Quodling’s Delight

Copyright law of the 17th century wasn’t the huge corporate money machine it is now, and besides even the modern dance music scene isn’t below a bit of appropriation (Clyde Stubblefield’s work on James Brown’s Funky Drummer makes him the most sampled drummer in the world, and I just found a third-party recording of that on YouTube to share with you, so yeah). Before the Statue of Anne was enacted in 1710, copyright was enforced privately by the printers’ guild (the Company of Stationers) and even that only after 1662.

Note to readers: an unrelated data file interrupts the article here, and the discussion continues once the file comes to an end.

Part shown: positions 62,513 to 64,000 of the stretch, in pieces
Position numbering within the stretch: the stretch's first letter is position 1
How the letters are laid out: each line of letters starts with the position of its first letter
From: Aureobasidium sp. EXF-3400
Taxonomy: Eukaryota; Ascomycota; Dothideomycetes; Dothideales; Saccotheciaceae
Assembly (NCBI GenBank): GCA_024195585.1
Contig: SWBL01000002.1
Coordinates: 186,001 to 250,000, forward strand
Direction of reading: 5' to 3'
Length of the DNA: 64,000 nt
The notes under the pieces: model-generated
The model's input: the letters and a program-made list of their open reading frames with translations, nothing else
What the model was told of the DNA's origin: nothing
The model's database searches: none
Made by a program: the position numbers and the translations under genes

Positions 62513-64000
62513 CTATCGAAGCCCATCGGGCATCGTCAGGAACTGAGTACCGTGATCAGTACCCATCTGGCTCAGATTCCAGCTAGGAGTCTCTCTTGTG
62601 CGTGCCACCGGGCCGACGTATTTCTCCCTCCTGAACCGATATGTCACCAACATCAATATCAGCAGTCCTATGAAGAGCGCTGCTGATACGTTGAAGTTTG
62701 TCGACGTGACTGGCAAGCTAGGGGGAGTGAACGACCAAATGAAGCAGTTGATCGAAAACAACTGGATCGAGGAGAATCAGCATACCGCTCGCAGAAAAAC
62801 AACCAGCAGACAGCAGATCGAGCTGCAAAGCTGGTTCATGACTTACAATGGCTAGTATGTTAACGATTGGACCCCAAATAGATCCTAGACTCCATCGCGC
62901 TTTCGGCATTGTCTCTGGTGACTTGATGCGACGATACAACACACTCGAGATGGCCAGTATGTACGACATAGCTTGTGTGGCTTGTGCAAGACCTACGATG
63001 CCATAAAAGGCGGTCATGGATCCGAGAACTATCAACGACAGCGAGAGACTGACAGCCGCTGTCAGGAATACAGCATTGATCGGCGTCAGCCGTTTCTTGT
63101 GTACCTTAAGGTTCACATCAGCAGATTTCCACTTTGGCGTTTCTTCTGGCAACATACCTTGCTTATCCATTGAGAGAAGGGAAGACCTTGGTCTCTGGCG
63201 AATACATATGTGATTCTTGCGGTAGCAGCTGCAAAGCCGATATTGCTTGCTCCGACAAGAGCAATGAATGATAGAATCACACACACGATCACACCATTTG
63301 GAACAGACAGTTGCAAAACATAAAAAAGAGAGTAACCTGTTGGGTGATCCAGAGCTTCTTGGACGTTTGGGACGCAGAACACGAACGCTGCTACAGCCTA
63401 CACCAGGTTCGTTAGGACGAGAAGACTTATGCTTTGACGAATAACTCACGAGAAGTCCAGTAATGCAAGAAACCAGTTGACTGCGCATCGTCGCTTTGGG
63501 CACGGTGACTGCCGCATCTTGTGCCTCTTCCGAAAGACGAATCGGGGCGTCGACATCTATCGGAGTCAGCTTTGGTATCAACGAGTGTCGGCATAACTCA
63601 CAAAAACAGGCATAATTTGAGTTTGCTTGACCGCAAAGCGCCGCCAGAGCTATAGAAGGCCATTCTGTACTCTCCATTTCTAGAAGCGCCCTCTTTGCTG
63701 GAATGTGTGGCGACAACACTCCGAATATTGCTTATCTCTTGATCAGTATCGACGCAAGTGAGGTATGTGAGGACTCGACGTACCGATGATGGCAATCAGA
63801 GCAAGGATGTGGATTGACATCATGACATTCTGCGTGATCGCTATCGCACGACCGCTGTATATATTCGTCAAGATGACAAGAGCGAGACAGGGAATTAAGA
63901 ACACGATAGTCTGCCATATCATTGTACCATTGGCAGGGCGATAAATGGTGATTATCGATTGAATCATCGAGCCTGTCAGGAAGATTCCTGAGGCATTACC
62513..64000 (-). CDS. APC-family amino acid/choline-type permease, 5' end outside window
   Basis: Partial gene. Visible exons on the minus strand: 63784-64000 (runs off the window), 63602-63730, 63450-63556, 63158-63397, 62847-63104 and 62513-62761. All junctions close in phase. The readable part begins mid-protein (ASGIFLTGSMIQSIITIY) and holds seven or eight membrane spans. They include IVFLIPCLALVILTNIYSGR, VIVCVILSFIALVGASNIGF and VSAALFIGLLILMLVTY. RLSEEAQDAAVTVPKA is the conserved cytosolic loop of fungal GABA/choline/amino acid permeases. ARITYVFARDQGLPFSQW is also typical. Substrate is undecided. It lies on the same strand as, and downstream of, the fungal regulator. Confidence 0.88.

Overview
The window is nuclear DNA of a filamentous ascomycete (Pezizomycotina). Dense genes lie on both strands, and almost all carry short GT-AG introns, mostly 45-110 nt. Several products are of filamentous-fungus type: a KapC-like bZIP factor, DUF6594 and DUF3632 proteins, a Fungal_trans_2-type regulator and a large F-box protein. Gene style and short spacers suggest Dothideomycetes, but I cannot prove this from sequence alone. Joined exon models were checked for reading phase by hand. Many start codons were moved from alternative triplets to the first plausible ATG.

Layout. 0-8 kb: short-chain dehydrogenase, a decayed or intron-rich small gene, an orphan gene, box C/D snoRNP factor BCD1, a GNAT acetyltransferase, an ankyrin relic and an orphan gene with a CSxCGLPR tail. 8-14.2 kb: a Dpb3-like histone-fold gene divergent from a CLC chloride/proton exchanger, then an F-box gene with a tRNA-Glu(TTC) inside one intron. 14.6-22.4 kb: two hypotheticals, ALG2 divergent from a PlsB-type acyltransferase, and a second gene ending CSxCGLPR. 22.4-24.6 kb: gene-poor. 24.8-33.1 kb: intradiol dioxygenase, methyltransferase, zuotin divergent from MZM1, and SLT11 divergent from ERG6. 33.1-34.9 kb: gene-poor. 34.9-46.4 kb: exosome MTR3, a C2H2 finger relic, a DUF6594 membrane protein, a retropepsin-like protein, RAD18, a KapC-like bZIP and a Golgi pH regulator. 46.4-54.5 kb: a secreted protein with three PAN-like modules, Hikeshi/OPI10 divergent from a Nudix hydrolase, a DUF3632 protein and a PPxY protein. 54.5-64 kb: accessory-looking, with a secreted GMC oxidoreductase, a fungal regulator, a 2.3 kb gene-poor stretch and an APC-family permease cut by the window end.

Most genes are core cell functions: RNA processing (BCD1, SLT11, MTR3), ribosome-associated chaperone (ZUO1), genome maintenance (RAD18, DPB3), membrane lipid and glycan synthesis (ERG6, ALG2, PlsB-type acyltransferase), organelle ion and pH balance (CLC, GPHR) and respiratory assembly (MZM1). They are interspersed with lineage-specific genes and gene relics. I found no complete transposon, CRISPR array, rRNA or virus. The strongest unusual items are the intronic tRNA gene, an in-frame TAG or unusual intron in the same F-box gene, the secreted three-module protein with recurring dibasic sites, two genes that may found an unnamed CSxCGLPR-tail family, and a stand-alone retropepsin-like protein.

What I’m trying to say is that Playford pinched stuff and nobody could stop him, so it’s not always clear where the dances or tunes in the English Dancing Master come from. In this case, however, we have prior art. This tune is listed as Goddesses in his, but appears under this title in the earlier Fitzwilliam Virginal Book (written by Francis Tregian the Younger while he was doing porridge for being a recusant) as a composition by Tregian’s friend, Giles Farnaby.

Princes Royal

Or Princess Royal (or Prince’s Royal), opinion is divided. If I can get more people out of the G major version and into the E minor version (which is also the tune to the song Bold Nelson’s Praise, as performed by Rumble-O), then…well, I’ll have achieved that, but it’s good to have attainable targets.